“To us, the V&A is a treasure trove of meaningful objects that narrate varied human customs and traditions over time. For this festive installation we wanted to design something that encapsulates both diverse cultural symbolism and contemporary customs, embodying the metaphorical tree with the spirit of both Diwali and Christmas celebrations which everyone can enjoy”.
Named after a wish-fulfilling divine tree in Hindu mythology, the installation celebrates the concepts and customs associated with the ancient Hindu festival of Diwali, or ‘the festival of lights’.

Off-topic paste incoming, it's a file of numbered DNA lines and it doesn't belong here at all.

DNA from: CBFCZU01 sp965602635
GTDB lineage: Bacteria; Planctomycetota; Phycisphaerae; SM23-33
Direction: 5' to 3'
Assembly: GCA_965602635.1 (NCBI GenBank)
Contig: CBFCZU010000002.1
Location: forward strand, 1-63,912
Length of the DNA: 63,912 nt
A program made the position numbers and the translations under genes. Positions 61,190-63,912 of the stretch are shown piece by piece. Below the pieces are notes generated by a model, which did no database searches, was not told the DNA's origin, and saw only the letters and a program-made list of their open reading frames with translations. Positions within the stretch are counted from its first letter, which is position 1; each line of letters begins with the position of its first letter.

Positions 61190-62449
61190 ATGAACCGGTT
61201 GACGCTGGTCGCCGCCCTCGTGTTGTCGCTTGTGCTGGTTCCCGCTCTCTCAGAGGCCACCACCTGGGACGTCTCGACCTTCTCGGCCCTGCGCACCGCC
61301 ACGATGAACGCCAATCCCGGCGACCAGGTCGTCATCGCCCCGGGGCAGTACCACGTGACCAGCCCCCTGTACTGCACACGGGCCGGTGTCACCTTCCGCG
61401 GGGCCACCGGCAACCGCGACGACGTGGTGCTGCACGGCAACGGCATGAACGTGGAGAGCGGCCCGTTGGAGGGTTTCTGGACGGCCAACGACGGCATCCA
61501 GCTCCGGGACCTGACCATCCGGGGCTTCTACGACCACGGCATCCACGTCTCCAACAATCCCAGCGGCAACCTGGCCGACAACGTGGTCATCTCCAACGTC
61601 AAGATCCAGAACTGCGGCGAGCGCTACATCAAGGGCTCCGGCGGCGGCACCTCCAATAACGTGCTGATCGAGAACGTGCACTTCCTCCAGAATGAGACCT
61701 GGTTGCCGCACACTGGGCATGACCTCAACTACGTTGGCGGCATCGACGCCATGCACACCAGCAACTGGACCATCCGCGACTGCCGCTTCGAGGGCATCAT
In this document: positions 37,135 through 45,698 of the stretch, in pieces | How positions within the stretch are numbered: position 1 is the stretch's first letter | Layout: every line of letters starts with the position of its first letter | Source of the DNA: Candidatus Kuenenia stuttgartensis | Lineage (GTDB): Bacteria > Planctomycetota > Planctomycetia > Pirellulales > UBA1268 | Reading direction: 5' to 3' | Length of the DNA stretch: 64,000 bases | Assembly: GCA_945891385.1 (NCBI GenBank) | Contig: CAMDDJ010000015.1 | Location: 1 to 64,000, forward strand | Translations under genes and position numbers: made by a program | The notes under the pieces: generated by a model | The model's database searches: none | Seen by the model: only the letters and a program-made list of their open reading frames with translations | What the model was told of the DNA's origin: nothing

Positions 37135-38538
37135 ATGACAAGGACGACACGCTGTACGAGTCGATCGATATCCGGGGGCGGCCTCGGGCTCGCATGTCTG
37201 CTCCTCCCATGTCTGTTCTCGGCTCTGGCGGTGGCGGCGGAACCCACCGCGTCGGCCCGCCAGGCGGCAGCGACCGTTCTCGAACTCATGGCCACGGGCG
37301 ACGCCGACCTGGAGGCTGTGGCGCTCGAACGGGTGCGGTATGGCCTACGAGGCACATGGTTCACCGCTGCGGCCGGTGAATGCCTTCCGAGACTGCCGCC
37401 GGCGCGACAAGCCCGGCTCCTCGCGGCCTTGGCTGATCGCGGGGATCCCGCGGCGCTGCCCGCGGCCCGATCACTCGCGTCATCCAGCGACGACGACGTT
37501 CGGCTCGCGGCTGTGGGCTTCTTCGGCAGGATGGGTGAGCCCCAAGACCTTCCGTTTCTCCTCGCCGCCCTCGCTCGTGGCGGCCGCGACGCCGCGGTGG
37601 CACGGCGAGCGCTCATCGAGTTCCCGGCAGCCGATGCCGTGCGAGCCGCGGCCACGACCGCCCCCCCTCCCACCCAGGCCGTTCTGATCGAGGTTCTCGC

Kalpataru: The Wishing Tree is made up of an ensemble of free-standing structures in the form of classic Indian motifs such as the lotus petal and the ‘ambi’ or paisley. The metal frames have been handcrafted from brass sheets by a team of expert silversmiths and enhanced with a hand beaten texture popularly seen in traditional utensils used in Indian kitchens. The tallest central motif of the installation reaches three-and-a-half metres tall. Each element is fitted with a vibrant mural motif, hand-painted by artists from the southern state of Kerala in their distinctive mural-painting style. The entire structure is illuminated from below to reveal the intricate patterns of symbolic fruits and leaves. The concepts of nature and culture represented by the mythical ‘tree of life’ are a reflection on some of the customs observed during traditional Diwali celebrations. The tradition of decorating and worshipping the ‘Tulsi’, or holy basil, is a common practice in some Indian homes during the five days of Diwali, which the designers see as a modern-day interpretation of the Kalpataru. They intend the light installation to not only celebrate illumination in its literal sense but also as a metaphor for the celebration of hope, prosperity and ecology.